Kenyans in South Africa tell of everyday worry

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Julia Wanjiru, a Kenyan businesswoman who has lived in Johannesburg for the past decade, is afraid.

It was just around this time last year when the woman from Thika who runs a cosmetics and jewellery business lost R40,000 (Sh280,000) worth of goods to looters in clashes that broke out in the city.

For Wanjiru, 35, the violence that broke out this week was a sad reminder. She is worried about the increasing recurrence of xenophobic attacks in the so-called Rainbow Nation.

“This is not new,” she said sombrely. “I’ve lived here for 10 years and seen the attacks on foreign nationals recur. Last year, I lost R40,000 when there was another outbreak of xenophobic attacks.”

But Wanjiru was this week defiant even in the face of the threats, saying she had no intention of leaving Johannesburg for home. But she admitted that she no longer feels safe.

She blames the violence targeted at foreign nationals on “pure hatred — sadly, by blacks against fellow black Africans.”


Grace Wangari, a food vendor in downtown Johannesburg who also spoke to the Saturday Nation, said she was threatened by a mob on Monday and told not to “ever come back” to her stall.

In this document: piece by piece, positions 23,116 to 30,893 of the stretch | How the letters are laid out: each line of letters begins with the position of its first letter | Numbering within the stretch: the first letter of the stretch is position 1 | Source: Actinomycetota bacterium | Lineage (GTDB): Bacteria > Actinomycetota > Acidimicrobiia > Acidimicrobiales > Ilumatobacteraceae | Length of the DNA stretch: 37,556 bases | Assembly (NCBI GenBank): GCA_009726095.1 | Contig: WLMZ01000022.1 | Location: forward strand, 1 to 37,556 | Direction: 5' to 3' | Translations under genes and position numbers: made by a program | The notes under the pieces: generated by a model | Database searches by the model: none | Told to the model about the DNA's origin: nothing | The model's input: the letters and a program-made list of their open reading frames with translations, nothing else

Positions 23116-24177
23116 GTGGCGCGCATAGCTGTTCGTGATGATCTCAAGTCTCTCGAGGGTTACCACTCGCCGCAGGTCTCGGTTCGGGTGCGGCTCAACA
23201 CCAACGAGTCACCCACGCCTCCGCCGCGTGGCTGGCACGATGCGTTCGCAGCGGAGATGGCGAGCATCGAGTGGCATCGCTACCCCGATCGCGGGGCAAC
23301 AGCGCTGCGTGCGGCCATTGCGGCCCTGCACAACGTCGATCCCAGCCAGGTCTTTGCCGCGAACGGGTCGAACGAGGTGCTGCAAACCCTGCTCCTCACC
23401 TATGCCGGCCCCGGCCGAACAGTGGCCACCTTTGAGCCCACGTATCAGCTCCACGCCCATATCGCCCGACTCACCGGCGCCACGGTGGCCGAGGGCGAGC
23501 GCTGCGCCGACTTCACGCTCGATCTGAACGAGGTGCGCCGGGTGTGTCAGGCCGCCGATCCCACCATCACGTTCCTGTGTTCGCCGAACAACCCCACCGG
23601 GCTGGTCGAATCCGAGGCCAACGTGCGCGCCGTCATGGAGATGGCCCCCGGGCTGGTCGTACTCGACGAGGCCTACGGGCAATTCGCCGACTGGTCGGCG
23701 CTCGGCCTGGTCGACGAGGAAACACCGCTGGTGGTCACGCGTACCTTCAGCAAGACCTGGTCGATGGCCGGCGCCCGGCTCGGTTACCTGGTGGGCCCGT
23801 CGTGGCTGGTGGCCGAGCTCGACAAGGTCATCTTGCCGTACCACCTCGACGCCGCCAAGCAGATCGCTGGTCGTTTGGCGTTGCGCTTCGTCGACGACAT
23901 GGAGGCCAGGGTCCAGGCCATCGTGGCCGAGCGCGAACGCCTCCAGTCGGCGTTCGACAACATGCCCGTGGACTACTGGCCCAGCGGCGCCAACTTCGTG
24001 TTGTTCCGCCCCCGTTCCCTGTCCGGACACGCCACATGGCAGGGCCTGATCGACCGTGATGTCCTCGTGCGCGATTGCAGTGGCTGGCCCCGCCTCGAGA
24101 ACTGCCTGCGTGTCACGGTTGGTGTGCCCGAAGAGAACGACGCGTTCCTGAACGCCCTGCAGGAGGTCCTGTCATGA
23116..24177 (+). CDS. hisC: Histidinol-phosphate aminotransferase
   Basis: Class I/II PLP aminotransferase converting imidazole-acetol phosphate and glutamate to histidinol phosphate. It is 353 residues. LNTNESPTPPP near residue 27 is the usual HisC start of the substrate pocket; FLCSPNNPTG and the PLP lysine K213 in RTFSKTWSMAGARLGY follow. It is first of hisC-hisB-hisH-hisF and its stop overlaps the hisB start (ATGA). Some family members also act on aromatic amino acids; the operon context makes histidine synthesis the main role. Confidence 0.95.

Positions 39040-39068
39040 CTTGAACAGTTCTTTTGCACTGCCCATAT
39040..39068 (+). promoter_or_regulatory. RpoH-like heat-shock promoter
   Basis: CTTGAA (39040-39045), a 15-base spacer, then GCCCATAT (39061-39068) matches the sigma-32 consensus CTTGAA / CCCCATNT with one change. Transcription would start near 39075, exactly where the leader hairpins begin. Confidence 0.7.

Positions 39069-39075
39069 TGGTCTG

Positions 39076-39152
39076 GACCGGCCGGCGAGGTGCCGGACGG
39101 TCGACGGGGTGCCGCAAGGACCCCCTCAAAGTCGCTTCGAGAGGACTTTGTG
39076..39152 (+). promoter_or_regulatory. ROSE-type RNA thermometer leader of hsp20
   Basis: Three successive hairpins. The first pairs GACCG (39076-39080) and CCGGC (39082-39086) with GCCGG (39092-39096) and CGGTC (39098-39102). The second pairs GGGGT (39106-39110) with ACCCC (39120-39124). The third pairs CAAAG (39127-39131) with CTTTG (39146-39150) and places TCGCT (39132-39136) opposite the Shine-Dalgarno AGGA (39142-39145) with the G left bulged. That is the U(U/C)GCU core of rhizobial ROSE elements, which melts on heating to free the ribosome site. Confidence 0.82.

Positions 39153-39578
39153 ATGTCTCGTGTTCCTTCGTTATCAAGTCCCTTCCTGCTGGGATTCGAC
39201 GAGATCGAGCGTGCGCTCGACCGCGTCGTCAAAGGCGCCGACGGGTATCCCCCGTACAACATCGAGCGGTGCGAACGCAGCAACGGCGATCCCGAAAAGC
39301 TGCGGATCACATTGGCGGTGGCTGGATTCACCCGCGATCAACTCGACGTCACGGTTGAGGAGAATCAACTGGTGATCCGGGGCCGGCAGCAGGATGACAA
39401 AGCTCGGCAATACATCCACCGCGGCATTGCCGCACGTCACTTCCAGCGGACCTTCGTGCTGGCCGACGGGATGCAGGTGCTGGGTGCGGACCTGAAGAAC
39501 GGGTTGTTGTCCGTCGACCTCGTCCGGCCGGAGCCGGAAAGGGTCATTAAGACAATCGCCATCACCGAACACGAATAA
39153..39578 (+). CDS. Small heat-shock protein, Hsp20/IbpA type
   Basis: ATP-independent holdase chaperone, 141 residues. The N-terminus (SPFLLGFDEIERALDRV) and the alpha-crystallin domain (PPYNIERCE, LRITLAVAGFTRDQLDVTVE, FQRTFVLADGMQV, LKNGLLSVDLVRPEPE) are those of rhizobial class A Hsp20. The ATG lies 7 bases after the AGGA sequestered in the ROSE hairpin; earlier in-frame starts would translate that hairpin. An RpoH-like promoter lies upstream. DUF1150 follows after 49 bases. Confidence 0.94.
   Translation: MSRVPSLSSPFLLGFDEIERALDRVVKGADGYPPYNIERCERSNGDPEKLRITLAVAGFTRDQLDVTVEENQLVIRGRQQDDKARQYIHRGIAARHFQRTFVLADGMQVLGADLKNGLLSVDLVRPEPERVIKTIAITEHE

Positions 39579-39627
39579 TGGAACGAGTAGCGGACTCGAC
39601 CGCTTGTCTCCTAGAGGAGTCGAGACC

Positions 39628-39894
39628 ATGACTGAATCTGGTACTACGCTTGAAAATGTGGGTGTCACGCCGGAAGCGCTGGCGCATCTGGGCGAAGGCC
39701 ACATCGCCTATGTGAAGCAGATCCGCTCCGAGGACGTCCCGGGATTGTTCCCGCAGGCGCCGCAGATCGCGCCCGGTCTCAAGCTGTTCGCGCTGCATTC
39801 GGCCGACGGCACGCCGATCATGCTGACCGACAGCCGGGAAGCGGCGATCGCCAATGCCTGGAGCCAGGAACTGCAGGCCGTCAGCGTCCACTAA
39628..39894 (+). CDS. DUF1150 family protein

“As I was packing to go home, I was given a strong warning by a mob that was carrying knobkerries and sjamboks (whips) not to come the following day. I honestly don’t feel safe in South Africa. Unfortunately, this is my only source of livelihood; I’ve to take a risk and come,” she said.

Another Kenyan, Thomas Maina, who sells artefacts in malls in Johannesburg, has had to stay safe at home this week for fear of being attacked.

“It’s a terrible thing that is happening here,” he said. “We can’t move around because it’s not safe to do so.”

The 42-year-old trader from Nyeri says the perception that foreign nationals take South Africans’ jobs is wrong, as the migrants “hustle” to earn their money.

“I’ve been in South Africa for three years now and I’ve basically been self-employed. Some of our compatriots are professionals and hold jobs because they bring scarce skills to South Africa,” he said.